Design by Function

Benefits

Creates operational efficiencies

Creates clarity of function, specialization

Potential Challenges

Lack of communication/coordination

Differing Interests between functions

Developed by Agency Human Resource Services, DHRM


Newer types of organizational structures
Newer Types of Organizational Structures

Matrix Structure

Network Structure

Design by Outsourcing What Can Be Done

Better or Less Expensively

Benefits

Flexible

Can be efficient in having resources only when needed

Potential Challenges

Lack of complete control over non-core components

Design by Function and Product

Benefits

Knowledge sharing

Specialists focused on products/customers/etc.

Potential Challenges

Multiple “bosses”

More conflict and organizational “politics”

Developed by Agency Human Resource Services, DHRM


Other variations on organizational structures

Team – design that uses horizontal and vertical teams on an ongoing basis (usually self managed) to accomplish goals; teams may be widespread or may be focused in particular areas and used as a component of another organizational design.

Other Variations on Organizational Structures

Boundary-less – design minimizes “boundaries” between vertical, horizontal, and external/internal relationships; combines aspects of network and team structures.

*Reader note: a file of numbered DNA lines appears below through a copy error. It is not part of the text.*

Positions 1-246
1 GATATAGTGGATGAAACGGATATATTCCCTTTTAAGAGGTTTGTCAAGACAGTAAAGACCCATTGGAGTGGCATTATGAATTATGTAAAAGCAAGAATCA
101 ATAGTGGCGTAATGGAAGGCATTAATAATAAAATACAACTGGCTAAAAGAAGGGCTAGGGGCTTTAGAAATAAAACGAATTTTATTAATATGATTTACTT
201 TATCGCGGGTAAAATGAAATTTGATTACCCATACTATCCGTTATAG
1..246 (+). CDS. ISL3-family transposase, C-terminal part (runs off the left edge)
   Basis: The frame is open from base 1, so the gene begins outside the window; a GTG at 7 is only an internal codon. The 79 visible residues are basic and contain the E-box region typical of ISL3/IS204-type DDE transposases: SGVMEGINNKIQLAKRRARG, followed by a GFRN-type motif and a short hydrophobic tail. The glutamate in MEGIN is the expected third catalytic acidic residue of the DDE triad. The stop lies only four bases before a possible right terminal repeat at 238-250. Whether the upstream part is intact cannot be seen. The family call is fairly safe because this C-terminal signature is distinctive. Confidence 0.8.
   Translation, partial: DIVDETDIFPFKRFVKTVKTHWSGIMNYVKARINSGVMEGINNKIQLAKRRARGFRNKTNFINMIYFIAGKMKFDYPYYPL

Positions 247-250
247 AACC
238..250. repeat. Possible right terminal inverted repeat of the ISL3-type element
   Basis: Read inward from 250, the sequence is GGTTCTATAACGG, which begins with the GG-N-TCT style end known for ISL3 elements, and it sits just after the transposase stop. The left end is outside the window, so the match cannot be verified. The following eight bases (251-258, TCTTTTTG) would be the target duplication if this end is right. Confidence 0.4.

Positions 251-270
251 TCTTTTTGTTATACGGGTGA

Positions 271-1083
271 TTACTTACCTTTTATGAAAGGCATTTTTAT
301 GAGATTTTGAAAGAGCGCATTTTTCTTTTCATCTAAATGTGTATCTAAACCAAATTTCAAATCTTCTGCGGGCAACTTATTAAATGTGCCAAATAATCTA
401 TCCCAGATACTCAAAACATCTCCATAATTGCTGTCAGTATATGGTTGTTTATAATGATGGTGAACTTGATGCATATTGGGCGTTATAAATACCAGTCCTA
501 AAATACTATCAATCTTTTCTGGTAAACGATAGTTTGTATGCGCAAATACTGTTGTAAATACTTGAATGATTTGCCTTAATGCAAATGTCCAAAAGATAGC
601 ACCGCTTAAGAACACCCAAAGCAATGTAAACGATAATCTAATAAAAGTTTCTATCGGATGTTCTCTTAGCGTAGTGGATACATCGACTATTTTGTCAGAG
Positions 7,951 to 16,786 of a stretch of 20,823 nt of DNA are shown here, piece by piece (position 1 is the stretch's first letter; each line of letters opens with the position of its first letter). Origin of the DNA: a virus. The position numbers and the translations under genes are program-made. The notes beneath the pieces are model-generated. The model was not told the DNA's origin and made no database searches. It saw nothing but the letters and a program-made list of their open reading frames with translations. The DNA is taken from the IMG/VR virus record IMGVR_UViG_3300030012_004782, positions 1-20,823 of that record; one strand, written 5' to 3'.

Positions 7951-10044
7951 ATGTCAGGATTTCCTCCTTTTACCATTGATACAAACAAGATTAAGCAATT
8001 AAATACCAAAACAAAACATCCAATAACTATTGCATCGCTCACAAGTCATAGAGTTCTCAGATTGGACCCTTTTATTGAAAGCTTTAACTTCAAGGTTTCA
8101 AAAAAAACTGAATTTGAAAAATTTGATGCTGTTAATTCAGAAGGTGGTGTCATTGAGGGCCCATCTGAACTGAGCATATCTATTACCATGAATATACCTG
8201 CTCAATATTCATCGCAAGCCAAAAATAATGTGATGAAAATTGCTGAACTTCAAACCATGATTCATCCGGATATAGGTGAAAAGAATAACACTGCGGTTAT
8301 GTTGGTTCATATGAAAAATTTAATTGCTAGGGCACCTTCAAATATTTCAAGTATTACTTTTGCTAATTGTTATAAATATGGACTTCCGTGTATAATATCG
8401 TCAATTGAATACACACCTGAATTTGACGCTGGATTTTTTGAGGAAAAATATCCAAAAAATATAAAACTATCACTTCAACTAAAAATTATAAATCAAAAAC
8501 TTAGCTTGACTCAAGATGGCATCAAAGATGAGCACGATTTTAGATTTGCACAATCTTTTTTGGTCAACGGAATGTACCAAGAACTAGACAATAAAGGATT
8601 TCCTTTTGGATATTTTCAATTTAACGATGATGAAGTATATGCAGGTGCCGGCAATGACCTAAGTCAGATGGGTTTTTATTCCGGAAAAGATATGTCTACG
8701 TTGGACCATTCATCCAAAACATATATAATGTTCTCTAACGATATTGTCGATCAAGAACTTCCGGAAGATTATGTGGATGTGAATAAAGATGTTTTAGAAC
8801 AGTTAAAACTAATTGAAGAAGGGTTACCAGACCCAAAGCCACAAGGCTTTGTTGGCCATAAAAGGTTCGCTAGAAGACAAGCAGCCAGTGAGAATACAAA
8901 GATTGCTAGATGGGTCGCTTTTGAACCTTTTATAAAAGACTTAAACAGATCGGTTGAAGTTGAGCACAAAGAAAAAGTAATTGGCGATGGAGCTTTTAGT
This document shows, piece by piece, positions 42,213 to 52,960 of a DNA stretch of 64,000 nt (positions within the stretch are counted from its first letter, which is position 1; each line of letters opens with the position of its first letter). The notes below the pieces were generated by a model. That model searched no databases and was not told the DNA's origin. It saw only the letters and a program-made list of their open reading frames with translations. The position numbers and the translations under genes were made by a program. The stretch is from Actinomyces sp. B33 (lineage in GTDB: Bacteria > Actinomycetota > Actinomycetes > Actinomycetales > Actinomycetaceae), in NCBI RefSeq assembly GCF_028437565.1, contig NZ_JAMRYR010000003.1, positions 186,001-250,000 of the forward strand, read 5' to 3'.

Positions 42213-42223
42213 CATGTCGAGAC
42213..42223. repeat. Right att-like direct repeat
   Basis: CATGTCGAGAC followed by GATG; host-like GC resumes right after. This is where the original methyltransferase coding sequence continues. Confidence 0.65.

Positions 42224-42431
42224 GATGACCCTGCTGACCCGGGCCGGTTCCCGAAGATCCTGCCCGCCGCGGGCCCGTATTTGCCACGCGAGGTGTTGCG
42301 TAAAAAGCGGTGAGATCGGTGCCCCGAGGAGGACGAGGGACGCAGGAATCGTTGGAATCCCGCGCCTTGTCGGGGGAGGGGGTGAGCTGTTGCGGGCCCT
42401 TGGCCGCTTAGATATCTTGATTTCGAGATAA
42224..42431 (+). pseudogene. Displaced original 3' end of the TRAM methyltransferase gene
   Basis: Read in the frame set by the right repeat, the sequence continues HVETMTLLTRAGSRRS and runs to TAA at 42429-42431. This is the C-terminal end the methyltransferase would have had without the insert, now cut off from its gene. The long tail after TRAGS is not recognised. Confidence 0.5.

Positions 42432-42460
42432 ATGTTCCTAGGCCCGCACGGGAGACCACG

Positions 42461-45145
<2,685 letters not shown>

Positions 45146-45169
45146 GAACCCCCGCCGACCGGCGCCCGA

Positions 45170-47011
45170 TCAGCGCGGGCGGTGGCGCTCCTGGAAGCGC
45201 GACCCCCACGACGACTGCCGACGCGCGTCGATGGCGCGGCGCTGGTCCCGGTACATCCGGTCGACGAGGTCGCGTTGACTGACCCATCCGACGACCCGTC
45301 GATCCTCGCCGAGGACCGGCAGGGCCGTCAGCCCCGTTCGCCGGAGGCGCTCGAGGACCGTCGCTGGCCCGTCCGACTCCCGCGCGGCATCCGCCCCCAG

Virtual – form of boundary-less design that functions in a virtual world of network relationships through significant use of the internet.

Team

2

Team 1

Team 3

Team A

Developed by Agency Human Resource Services, DHRM


Some key factors to consider in organizational design
Some Key Factors to Consider in Organizational Design

  • Degree of Centralization

    • Does the organizational strategy support a need for centralization or de-centralization? Centralization supports standardization and central decision making while de-centralization supports flexibility for actions and decision making.

  • Span of Control

    • The span of control is a determination of the number of direct reports leadership roles have in the organization design. Small spans of control mean that leaders have few direct reports (tall organization). Large spans of control mean that leaders have many direct reports (flat organization).

  • Departmentalization

    • Higher levels of departmentalization result in higher levels of specialization. Smaller organizations often support simple structures without high levels of departmentalization (“jack of all trades” approach). Departmentalization often increases as organization size increases.

Developed by Agency Human Resource Services, DHRM


Tips and tools for organizational design efforts

Tips